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1-day Hong Kong City Tour

1-day city walking tour

Hong Kong stands as a captivating and alluring tourist destination, a dazzling fusion of East and West. This global metropolis, nestled amidst stunning Victoria Harbour and surrounded by lush green mountains, enchants travelers with its breathtaking skyline, a captivating fusion of tradition and innovation. It boasts a gastronomic paradise, offering Michelin-starred dim sum eateries and bustling street food markets alike. Beyond the bustling cityscape, Hong Kong unfolds a world of cultural treasures, from ancient temples in the heart of the city to serene hiking trails on outlying islands. With a thriving arts scene, world-class shopping districts, and the thrilling juxtaposition of East-meets-West, Hong Kong’s magnetic charm continually beckons visitors to explore its unique and endlessly alluring identity.

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What you need

  • Sunscreen, hat, sunglasses
  • Water bottle
  • Download essential apps
  • MTR map
  • Towel, wet tissues
  • Reusable bag
  • Transport card e.g. Octopus

Tickets required

  • Peak Tram Ride to Victoria Peak

Other information

Audio Guide


Listen to this free audio guide on the history of Victoria Peak and the Peak Tramway on Hong Kong Island.

Request for bespoke audio guides on a paid subscription, where you can choose the voice type, background music, specific content you’re interested in – tailored to an itinerary or recommendations for your trips.


Victoria Peak: Start your day by taking the Peak Tram to Victoria Peak. Enjoy panoramic views of Hong Kong’s skyline from the Peak Tower.

Peak Tram Historical Gallery, Peak Tram Lower Terminus, 33 Garden Rd, Central, Hong Kong; +852 2849 7654. Adult tickets cost HKD62 one-way or HKD88 return, and HKD31 one-way or HKD44 return for kids and seniors. It’s recommended to purchase online tickets in advance. Wheel-chair accessible entrance.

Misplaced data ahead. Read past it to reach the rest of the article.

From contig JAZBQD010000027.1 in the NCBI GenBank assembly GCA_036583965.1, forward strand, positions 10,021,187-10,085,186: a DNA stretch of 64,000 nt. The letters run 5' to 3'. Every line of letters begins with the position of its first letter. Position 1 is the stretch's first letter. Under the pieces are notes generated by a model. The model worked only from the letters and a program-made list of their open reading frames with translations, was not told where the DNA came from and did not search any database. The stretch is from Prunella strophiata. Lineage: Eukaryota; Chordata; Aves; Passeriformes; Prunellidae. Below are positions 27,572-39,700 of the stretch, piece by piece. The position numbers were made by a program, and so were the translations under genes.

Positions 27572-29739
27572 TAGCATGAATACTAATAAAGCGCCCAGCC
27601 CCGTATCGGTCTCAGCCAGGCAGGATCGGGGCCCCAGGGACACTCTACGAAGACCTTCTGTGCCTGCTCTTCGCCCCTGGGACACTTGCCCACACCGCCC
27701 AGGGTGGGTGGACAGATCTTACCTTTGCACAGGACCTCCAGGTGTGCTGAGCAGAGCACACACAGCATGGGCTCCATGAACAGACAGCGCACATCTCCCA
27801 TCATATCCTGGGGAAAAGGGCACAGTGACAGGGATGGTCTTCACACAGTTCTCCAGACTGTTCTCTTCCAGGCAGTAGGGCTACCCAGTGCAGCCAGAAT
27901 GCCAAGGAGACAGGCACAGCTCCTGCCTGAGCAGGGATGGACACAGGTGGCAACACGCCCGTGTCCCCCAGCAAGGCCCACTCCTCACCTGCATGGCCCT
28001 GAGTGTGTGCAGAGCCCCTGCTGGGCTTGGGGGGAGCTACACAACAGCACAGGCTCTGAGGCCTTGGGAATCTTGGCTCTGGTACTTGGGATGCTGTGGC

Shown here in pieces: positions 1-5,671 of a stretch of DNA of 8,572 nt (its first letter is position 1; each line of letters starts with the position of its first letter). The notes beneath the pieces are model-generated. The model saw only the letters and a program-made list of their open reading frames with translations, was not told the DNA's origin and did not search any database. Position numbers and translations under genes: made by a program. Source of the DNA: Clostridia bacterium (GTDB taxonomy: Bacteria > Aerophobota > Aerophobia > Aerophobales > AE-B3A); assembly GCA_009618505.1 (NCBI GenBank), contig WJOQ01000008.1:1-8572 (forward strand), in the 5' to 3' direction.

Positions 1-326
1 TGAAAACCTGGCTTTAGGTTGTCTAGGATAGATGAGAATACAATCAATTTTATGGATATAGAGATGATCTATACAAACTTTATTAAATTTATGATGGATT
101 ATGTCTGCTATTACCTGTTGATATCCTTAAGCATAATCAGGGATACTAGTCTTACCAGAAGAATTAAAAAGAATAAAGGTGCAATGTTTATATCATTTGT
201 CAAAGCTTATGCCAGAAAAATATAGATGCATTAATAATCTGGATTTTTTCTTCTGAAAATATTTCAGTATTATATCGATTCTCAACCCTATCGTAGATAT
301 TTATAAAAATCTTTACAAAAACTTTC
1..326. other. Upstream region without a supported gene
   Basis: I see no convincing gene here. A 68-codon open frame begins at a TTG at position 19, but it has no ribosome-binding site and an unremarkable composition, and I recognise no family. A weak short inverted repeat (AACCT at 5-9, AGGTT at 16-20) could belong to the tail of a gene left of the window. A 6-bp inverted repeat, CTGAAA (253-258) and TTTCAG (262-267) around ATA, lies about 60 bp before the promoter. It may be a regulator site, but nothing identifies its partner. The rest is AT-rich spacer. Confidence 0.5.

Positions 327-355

During the days of British colonial rule, The Peak was reserved only for westerners, who were carried up the hill in sedan chairs. The original tram had three separate classes of seating – one for the white foreigners who lived in these exclusive addresses, one for police and soldiers charged with keeping the area safe, and the last for servants of the grand Peak houses.

Reopened on August 27, 2022, the Peak Tramway is now in its sixth incarnation, after it underwent a refurbishment that cost HKD799 million ($102 million). In just a few minutes’ time, visitors climb to 396 meters (1,300 feet) above sea level, with a maximum gradient of 25.7 degrees. The attraction now features longer cars, to hold about 200 people per ride. The cars have also been changed from its signature deep-red to green.

If you want a more scenic route instead of taking the tram up the mountain, walk up the scenic Morning Trail, which starts at Hatton Road. The easiest way to get to the starting point is to take a taxi up to the Mid-levels. 

The Peak is home to several different lookout points – some paid and some free. There’s the Sky Terrace 428, atop The Peak Tower, which claims to be the highest viewing platform on Hong Kong Island. Entry here costs roughly $6.50. Enjoy panoramic views of Hong Kong’s skyline from the Peak Tower. Many tourists tend to be surprised by the huge peak Galleria mall at the top, which was designed to look like a giant wok. If you walk around the vicinity, visitors will find the natural scenery they came for. These days, you’re just as likely to spot locals walking their dogs as tourists checking out the observation deck at the summit.

Peak Circle Walk: After admiring the views, take a leisurely walk along the Peak Circle Walk for more stunning vistas of the city and lush greenery. This is the easiest path to access as it loops around the Peak’s commercial area. This pathway weaves under the thick vines of banyan trees and passes by a few waterfalls for good measure, but the view is the best part – Hong Kong’s harbor and skyscrapers take center stage.